Based on an article from the July 26th edition of Automotive News, it seems that start-up automaker Tesla plans is to sell cars the same way that Apple sells iPods. Tesla won’t have dealer showrooms – they’ll have manufacturer-owned “galleries.” Tesla won’t have service departments – they have field technicians called “Tesla Rangers.” Tesla’s stores won’t have a lot full of new cars to choose from – they’ll have a couple of floor models to sit in, a demo unit for test drives, and a website to visit when it’s time to buy.
Unfortunately, all of this means that Tesla won’t have much success with sales, especially once big automakers bring out their own electric cars. Until they recognize the limitations of their strategy, they will be nothing more than a small, niche manufacturer that will probably be swallowed up by a larger automaker down the road. Here’s why:
1. Instant gratification can’t be ignored, and no inventory means no urgency. Ask any auto dealer and they’ll tell you that people don’t like to wait for their car. Because Tesla dealerships won’t have any cars in-stock, there is a real risk that some consumers will opt to buy a competing vehicle rather than wait for their Tesla to arrive.
There’s also the fact that a lack of inventory means there’s no urgency – if a consumer is told “this is the last red one on the lot,” they feel some pressure to consummate a transaction right away. If they’re told “sign here and your car will arrive in 6 months,” they’re much more likely to investigate alternatives. The bottom line is that dealers need inventory to maximize sales, and without ready-to-buy inventory Tesla dealers will be at a disadvantage compared to the local Ford, Toyota, Honda, and Nissan dealers with in-stock inventory.
2. Larger dealers are more effective. Tesla’s plan centers around small little dealers in select markets. However, larger dealers are more capable of selling and marketing vehicles. Specifically, larger dealers can:
- Justify larger marketing and advertising budgets, including brand-level ads
- Afford to invest in long-term marketing strategies
- Expend the resources to be active and visible in the local community (things like baseball team uniforms and sponsoring local events)
- Offer consumers more on trade-in (more on that below)
3. Apple doesn’t sell used iPods, but Tesla will sell used cars. Trade-ins are an especially important aspect of the retail automotive business, and represent a significant flaw in Tesla’s strategy. Since many consumers aren’t able to buy a new car without getting rid of their old one, the average Tesla dealer is going to have to take trade-ins. These dealers can either try to market these trades to the limited number of visitors they get, or they can auction these trades off to other dealers. Auctioning off trades (which will mostly be gas powered) seems like the most likely option for Tesla dealers specializing in electric cars.
Of course, if Tesla dealers are going to the auction, they’ll be forced to offer customers auction value. Large dealers, with thousands of visitors and a wide variety of cars, rarely auction off trade-ins because they can usually sell anything they get. As a result, large dealers can afford to offer a consumer more than auction value for their trade to facilitate a transaction…and that gives them a financial, transactional advantage over Tesla’s small dealers. What if Tesla dealers, as a result of this fundamental disadvantage, gain a national reputation for under-valuing trade-ins? That’s not going to do much for the brand.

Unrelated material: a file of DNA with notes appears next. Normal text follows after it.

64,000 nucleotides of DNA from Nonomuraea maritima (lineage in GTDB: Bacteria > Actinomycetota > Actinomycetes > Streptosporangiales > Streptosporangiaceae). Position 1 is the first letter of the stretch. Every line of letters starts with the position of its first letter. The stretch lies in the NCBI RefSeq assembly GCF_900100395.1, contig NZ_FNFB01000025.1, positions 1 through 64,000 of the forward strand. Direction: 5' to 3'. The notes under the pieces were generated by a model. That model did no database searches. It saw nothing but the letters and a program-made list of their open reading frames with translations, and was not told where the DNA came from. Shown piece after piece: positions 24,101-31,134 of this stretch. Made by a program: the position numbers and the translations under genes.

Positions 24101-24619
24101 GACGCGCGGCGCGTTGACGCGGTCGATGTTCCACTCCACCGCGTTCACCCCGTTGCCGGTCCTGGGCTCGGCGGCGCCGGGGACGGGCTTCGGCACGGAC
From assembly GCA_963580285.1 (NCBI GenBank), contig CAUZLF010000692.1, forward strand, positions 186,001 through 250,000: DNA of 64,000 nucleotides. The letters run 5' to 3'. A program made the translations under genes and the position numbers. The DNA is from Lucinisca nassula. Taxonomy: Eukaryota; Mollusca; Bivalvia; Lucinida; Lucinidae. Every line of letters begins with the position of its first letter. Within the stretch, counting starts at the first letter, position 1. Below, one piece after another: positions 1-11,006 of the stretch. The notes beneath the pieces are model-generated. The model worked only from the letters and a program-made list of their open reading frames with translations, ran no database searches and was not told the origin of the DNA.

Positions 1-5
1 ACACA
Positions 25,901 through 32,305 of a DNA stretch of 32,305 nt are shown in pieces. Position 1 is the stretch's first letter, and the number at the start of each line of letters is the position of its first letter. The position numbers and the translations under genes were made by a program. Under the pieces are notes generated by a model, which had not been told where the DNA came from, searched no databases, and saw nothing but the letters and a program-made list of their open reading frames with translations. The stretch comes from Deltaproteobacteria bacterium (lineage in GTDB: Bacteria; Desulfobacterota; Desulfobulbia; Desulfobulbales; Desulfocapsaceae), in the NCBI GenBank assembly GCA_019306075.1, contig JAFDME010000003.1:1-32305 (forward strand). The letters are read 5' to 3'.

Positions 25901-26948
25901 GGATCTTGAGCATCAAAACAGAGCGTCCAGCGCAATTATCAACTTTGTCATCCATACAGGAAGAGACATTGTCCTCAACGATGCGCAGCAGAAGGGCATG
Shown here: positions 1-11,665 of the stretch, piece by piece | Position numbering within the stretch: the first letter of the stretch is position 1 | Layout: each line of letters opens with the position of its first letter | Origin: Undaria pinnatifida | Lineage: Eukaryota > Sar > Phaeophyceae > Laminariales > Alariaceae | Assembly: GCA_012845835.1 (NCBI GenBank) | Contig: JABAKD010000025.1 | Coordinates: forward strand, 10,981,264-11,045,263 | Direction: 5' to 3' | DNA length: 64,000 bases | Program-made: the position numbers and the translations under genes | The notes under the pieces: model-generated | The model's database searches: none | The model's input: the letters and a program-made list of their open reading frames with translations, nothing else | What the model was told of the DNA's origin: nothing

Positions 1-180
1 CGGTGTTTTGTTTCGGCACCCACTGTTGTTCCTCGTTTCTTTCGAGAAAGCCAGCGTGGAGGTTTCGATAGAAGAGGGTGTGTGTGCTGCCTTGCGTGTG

4. Manufacturers probably can’t sell cars. In the late 1990’s Ford conducted a dealership experiment. Beginning in 1997, Ford bought back all of their franchises in five markets – San Diego, Tulsa, Oklahoma City, Rochester, NY, and Salt Lake City. These franchises were formed into “auto collections,” and once these dealers were all under Ford’s control, they began to “fix” all the problems that consumers had with dealers.
A little less than three years later, Ford’s auto collection experiment was deemed a failure. According to an Automotive News article from 2002, one of the stores that Ford “fixed” saw a sales decline somewhere between 75-90% over the three years that Ford ran the show, forcing Ford to give up or lose their presence in these vital markets.
While it could be argued that Ford’s factory-owned dealership failures were a result of poor management or a poor market, consider this: The only remaining independent Ford dealer in Salt Lake – Butterfield Ford – saw tremendous sales increases every month while Ford’s Salt Lake Auto Collection suffered. Ford’s corporate stores sank while a local independent in the exact same market thrived. Is a large corporation like Tesla really going to be better at selling cars than a local franchise with ties to the community and very little overhead?
According to Tesla, one of their advantages over bigger automakers is their small size. If Tesla really does understand the value that a small company with low overhead can bring to the table, why do they reject a franchise strategy?
The other irony here is that Tesla has promised to “revolutionize” the auto industry before. Tesla claimed that they could shorten the development cycle of the automobile and bring technology to the consumer faster than their bigger rivals. When they launched the Tesla Roadster in 2006, it was supposed to be the beginning of a new era. Four years later, Tesla has squandered much of their technological advantage, failed to produce more than about 1,000 vehicles, and lost buckets of money. Yet despite this humbling experience, Tesla remains arrogant, assuming that they can re-invent the auto industry in every respect. Good luck.
Jason Lancaster is a nine-year veteran of the car business and the president of , a firm.